Tennyson: At Oracle, the term "offshore" means insourcing the requirements in a different geographic location. So in this offshoring transformation, Oracle resources carry out the responsibilities in a central geographical location.

The Journal: How did Oracle set up the offshore team, and what are the team's responsibilities?

Tennyson: First, we began by analyzing the transactional responsibilities and what could move. We then built employment profiles and identified the skill sets and education necessary to perform the responsibilities. We looked at the global processes that we'd documented and identified what additional documentation was necessary to move the responsibilities. So we took the institutional knowledge, enhanced the documentation as necessary, and are in the process of moving transactional responsibilities offshore. The responsibilities span across revenue and general accounting functions including tactical purchasing. The transactional responsibilities make use of Oracle's e-business suite. For instance, requisitions are generated online and routed electronically through workflow for spending approval. As we've embraced technology, the offshored team can now review requisitions, create purchase orders, contact suppliers, review supplier information, negotiate price and payment terms, verify quantity, descriptions and item numbers, and then place the order electronically with the supplier. The creation and maintenance of electronic catalogs within Oracle's Internet procurement product will eventually move offshore as well.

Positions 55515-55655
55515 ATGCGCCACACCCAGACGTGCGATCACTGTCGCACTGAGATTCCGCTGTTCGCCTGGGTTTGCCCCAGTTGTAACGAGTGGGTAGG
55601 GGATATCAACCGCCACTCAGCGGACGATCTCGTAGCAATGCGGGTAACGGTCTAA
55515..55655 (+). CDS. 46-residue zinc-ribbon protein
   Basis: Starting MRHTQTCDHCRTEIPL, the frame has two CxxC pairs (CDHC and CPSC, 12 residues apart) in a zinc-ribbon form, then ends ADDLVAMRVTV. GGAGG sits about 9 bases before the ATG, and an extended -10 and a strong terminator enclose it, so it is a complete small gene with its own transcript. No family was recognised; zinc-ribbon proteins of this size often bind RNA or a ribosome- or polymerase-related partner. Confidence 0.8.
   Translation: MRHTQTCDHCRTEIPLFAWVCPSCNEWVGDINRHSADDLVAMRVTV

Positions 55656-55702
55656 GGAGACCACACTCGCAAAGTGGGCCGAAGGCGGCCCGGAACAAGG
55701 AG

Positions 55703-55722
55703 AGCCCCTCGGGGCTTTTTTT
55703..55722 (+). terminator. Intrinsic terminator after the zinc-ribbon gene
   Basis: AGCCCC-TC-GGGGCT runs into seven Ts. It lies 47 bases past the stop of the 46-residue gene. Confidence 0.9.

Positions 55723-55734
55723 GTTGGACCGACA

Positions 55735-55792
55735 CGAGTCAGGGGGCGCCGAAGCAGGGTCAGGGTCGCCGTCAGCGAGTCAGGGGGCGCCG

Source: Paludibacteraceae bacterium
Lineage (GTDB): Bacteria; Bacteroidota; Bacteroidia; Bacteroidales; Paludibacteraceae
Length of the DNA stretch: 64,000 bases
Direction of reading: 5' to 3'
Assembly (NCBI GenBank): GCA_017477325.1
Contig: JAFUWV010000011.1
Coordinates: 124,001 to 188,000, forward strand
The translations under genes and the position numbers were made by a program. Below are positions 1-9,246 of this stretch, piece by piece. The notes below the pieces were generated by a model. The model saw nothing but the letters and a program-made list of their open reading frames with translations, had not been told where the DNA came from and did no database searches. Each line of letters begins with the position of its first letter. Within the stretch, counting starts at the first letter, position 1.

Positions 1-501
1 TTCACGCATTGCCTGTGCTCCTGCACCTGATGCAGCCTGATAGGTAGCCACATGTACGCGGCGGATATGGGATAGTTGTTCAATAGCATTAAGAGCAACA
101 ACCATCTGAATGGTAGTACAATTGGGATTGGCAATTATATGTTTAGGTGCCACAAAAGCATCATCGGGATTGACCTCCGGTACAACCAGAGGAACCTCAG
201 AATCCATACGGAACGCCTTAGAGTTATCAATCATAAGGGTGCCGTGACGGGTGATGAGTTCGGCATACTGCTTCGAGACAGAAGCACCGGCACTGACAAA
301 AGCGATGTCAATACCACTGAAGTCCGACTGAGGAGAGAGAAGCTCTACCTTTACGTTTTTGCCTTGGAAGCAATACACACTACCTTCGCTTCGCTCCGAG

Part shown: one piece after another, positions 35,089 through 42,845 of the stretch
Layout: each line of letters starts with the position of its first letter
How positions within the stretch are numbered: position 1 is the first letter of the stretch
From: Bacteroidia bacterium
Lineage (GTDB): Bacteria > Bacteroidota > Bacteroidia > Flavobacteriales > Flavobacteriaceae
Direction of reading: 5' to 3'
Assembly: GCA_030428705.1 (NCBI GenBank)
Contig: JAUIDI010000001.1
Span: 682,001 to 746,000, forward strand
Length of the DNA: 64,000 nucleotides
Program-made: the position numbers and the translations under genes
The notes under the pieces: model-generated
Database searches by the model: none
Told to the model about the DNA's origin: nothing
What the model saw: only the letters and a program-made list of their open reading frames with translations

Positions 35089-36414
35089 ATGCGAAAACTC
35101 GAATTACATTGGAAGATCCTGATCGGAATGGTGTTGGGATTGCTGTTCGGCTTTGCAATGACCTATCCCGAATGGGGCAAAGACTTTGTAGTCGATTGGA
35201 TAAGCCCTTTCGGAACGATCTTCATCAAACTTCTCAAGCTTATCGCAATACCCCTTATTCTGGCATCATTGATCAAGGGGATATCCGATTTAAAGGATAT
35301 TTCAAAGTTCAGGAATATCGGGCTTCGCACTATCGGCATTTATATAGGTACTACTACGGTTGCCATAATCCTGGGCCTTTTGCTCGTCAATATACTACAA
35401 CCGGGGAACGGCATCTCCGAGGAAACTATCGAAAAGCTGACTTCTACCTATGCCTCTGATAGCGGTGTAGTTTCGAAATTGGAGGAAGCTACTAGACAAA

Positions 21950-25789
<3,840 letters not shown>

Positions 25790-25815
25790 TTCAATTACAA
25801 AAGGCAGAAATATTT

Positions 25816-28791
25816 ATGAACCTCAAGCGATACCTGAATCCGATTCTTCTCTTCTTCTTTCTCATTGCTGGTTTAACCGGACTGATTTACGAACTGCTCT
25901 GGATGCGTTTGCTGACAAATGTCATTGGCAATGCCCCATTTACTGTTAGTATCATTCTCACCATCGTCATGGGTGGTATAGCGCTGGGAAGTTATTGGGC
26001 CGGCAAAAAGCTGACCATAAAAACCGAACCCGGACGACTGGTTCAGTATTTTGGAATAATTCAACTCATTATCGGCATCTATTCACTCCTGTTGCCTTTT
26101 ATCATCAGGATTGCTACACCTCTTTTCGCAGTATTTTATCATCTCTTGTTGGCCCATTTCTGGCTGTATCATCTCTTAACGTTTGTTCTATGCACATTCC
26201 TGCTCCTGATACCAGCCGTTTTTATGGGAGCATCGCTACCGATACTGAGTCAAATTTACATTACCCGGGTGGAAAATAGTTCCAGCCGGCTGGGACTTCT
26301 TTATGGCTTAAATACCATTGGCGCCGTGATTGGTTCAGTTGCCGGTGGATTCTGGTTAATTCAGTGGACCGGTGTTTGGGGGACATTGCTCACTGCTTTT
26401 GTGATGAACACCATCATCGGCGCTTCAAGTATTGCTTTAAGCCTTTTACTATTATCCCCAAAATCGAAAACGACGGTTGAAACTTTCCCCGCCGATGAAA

The Journal: What are some of the benefits of offshoring transactional responsibilities?